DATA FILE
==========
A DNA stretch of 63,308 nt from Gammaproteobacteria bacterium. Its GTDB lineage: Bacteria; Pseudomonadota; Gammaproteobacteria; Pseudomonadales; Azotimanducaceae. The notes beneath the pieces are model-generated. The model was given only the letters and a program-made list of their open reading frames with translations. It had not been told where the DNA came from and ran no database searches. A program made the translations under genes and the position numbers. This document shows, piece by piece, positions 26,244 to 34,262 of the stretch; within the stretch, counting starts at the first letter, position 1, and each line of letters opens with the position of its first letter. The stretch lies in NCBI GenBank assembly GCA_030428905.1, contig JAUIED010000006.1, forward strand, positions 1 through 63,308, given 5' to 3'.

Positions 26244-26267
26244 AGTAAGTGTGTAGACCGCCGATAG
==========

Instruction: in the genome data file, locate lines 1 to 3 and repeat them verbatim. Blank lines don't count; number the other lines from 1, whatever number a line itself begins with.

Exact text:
A DNA stretch of 63,308 nt from Gammaproteobacteria bacterium. Its GTDB lineage: Bacteria; Pseudomonadota; Gammaproteobacteria; Pseudomonadales; Azotimanducaceae. The notes beneath the pieces are model-generated. The model was given only the letters and a program-made list of their open reading frames with translations. It had not been told where the DNA came from and ran no database searches. A program made the translations under genes and the position numbers. This document shows, piece by piece, positions 26,244 to 34,262 of the stretch; within the stretch, counting starts at the first letter, position 1, and each line of letters opens with the position of its first letter. The stretch lies in NCBI GenBank assembly GCA_030428905.1, contig JAUIED010000006.1, forward strand, positions 1 through 63,308, given 5' to 3'.

Positions 26244-26267
26244 AGTAAGTGTGTAGACCGCCGATAG